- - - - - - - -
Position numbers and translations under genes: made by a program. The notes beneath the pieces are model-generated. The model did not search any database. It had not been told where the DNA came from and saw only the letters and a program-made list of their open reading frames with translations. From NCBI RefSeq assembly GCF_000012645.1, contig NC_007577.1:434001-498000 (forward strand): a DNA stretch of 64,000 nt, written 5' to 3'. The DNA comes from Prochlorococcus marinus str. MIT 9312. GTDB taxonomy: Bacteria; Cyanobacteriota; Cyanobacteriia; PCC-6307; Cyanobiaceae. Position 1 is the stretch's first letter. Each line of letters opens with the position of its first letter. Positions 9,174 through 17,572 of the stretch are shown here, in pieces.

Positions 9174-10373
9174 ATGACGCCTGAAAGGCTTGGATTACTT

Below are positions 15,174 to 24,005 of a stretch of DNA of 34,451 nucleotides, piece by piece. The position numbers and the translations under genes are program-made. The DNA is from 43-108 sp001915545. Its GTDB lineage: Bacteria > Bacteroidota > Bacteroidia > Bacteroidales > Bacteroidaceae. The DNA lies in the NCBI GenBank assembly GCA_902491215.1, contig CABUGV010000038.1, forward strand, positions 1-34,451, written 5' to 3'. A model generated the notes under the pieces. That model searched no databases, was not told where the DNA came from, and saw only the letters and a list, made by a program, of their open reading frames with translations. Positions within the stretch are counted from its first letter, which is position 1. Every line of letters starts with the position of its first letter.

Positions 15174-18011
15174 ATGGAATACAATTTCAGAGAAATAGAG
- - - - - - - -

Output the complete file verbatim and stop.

Position numbers and translations under genes: made by a program. The notes beneath the pieces are model-generated. The model did not search any database. It had not been told where the DNA came from and saw only the letters and a program-made list of their open reading frames with translations. From NCBI RefSeq assembly GCF_000012645.1, contig NC_007577.1:434001-498000 (forward strand): a DNA stretch of 64,000 nt, written 5' to 3'. The DNA comes from Prochlorococcus marinus str. MIT 9312. GTDB taxonomy: Bacteria; Cyanobacteriota; Cyanobacteriia; PCC-6307; Cyanobiaceae. Position 1 is the stretch's first letter. Each line of letters opens with the position of its first letter. Positions 9,174 through 17,572 of the stretch are shown here, in pieces.

Positions 9174-10373
9174 ATGACGCCTGAAAGGCTTGGATTACTT

Below are positions 15,174 to 24,005 of a stretch of DNA of 34,451 nucleotides, piece by piece. The position numbers and the translations under genes are program-made. The DNA is from 43-108 sp001915545. Its GTDB lineage: Bacteria > Bacteroidota > Bacteroidia > Bacteroidales > Bacteroidaceae. The DNA lies in the NCBI GenBank assembly GCA_902491215.1, contig CABUGV010000038.1, forward strand, positions 1-34,451, written 5' to 3'. A model generated the notes under the pieces. That model searched no databases, was not told where the DNA came from, and saw only the letters and a list, made by a program, of their open reading frames with translations. Positions within the stretch are counted from its first letter, which is position 1. Every line of letters starts with the position of its first letter.

Positions 15174-18011
15174 ATGGAATACAATTTCAGAGAAATAGAG